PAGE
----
Currently reading: Shell Recharge electric car service launches first in UK forecourts
Rapid chargers that can top up most EVs to 80% in 30mins are being rolled out in Britain

Shell Recharge is the name given to a new forecourt-based electric car charging system being rolled out by fuel supplier Shell - which lands as plug-in car sales continue to surge.

The company has chosen Britain as the first market to offer its new service, after UK registrations of plug-ins last month increased by 36% compared with September 2016.

Shell will introduce 50kW fast chargers that can top up the batteries of most EVs to 80% in about 30mins, allowing users to drive in and connect their EV or plug-in hybrid vehicle without any pre-arrangement.

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The brand is offering the service at its Holloway, Whyteleafe and Derby forecourts first, before rolling out more recharge stations in London and Reading ahead of the year’s end.

The company’s new service comes soon after it signed an agreement to purchase NewMotion, one of Europe’s largest EV charging providers. The brand is working with Transport for London to boost the presence of chargers in the city, as part of Mayor Sadiq Khan’s plans to encourage a speedier uptake of electric vehicles.

The capital’s deputy mayor of environment and energy, Shirley Rodrigues, said: “With sales of diesel cars declining, it's vital to have charging points for electric vehicles in service stations, car parks and on our streets.

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“As the mayor moves towards making London's transport system zero-emission by 2050, TfL is working with boroughs to increase charging infrastructure across our city.”

In an attempt to cut the city’s growing air-quality problem, London will from 23 October introduce its toxicity charge (T-charge), which bans all cars that don’t meet the Euro 4 standard from the city centre.

Oxford is pushing to go further with a full ban on combustion engine cars, although that ruling, which has been proposed by Oxford City Council to start from 2020, has yet to pass a public consultation.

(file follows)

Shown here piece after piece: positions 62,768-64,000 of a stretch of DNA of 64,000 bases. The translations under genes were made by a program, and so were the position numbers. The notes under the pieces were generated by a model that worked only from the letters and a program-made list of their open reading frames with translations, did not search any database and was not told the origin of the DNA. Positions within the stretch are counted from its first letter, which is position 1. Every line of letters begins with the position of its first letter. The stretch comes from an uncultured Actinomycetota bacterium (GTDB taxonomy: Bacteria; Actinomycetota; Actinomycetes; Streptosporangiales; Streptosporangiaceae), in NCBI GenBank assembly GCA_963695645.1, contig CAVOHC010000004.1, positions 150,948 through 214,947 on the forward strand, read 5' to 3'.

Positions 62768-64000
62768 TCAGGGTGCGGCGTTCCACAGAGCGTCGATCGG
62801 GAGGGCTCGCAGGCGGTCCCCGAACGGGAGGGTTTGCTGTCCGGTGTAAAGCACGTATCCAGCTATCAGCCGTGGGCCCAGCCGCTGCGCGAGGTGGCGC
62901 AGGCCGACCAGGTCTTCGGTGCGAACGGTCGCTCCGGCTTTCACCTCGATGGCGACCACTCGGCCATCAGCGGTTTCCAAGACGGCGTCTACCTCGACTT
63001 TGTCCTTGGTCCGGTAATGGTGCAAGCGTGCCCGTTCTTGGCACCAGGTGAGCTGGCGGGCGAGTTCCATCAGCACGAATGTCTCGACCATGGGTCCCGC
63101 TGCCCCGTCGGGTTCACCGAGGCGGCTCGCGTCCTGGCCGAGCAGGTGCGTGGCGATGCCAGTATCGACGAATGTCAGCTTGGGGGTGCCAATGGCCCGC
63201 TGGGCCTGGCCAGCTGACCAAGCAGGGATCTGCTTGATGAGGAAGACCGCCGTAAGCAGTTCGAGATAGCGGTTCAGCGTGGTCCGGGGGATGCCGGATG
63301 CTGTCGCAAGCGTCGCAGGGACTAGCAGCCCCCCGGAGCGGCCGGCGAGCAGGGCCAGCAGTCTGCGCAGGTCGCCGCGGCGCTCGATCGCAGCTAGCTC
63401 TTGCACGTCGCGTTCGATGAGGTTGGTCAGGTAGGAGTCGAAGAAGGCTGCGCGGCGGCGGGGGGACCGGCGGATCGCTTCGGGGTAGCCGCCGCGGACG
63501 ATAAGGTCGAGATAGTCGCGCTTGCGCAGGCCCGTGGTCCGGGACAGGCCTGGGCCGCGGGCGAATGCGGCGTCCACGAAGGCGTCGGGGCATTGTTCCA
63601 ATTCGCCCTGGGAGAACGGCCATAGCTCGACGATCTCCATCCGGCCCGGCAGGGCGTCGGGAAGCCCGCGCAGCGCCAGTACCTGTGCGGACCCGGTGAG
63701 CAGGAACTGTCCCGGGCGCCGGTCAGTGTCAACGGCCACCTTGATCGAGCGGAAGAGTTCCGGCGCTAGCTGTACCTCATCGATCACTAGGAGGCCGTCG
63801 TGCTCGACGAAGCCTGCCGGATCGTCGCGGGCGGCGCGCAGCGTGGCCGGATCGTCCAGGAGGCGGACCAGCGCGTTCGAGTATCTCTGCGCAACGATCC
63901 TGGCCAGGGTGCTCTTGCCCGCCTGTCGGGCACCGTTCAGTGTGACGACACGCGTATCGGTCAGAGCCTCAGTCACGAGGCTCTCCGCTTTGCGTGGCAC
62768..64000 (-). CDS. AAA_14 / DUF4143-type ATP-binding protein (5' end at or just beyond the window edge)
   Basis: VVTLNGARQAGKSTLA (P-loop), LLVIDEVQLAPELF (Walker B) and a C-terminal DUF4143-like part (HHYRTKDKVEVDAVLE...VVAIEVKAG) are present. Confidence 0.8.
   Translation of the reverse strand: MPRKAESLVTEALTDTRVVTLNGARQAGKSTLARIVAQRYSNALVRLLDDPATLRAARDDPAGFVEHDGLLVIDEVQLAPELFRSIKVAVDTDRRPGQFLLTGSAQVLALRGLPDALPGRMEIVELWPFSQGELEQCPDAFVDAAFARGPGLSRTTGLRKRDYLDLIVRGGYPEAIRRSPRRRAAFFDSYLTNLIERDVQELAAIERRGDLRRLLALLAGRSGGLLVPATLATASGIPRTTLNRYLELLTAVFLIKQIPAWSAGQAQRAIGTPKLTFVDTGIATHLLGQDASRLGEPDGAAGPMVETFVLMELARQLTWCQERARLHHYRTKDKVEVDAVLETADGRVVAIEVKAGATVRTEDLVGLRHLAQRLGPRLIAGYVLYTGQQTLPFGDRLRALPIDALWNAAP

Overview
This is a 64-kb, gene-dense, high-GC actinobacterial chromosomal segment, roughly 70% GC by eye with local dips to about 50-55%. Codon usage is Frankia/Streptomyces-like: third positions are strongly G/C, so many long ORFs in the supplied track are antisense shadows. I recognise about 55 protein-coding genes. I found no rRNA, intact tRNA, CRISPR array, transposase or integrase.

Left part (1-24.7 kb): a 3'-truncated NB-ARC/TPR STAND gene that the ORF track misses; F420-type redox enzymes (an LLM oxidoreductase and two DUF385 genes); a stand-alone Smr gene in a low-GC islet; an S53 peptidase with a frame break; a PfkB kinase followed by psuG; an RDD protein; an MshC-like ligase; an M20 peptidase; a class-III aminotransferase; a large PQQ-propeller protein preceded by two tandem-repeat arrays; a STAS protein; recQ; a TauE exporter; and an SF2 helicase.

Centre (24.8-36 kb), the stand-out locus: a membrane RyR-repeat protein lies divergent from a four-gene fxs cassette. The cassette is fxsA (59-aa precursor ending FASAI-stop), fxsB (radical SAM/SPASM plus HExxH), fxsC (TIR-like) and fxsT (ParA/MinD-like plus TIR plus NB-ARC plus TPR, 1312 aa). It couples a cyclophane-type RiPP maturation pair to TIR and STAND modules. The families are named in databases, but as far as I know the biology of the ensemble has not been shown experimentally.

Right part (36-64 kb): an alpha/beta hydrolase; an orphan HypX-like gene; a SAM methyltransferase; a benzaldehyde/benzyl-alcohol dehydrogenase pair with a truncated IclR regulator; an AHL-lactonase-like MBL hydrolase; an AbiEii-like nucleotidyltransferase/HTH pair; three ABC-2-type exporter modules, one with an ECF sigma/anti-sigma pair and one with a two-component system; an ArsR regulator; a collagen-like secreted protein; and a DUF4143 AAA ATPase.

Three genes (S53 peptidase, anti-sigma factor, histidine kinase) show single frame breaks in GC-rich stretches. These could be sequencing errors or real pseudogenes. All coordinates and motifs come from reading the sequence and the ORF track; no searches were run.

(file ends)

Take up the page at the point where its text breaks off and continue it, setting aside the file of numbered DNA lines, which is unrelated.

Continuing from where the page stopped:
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xxxx 18 October 2017

Sorry, 200%


The Apprentice 18 October 2017

"Branded Shell Recharge, the

"Branded Shell Recharge, the charging points will cost a discounted 25p per kilowatt hour of power until next June, when the price will revert to its normal level of 49p per kWh.

At the normal price, that means recharging a Nissan Leaf from virtually flat to a full charge would cost nearly £20, while a top-end Tesla Model S would cost almost £50. Customers pay via a credit card registered to an app on a pay-as-you-go basis rather than the subscription basis that some electric car charging schemes operate on" ---- so this is a non story, at these prices the Shell chargers will only be used by the desperate that won't make it home with a top up. Like Ecotricity is now. Most will lie dormant the same.

xxxx 18 October 2017

49p per kWh

That's nearly a 300% profit, for running an extension lead.

xxxx 18 October 2017

At the end of the day

New EV cars are currently doing 200 miles+ so the vast majority of time people will just charge at home, this will be reinforced by the fact they could charge up for 0.09p a KW as opposed to Shells probable 0.14p +

Handy but will not make Shell big bucks.

Bazzer 18 October 2017

No, but Shell should do ok

No, but Shell should do ok out of it if they offer a coffee bar to go to while your car charges.  The charging network is a total mess, and it needs someone with some clout to come in and do it properly.

typos1 18 October 2017

Lol, have you seen the cost

Lol, have you seen the cost of food and drink in a service station ? You need to factor in their extorionate prices of refreshments to the cost of the charge too.

Bazzer 18 October 2017


So I'm right then, Shell will do well out of it.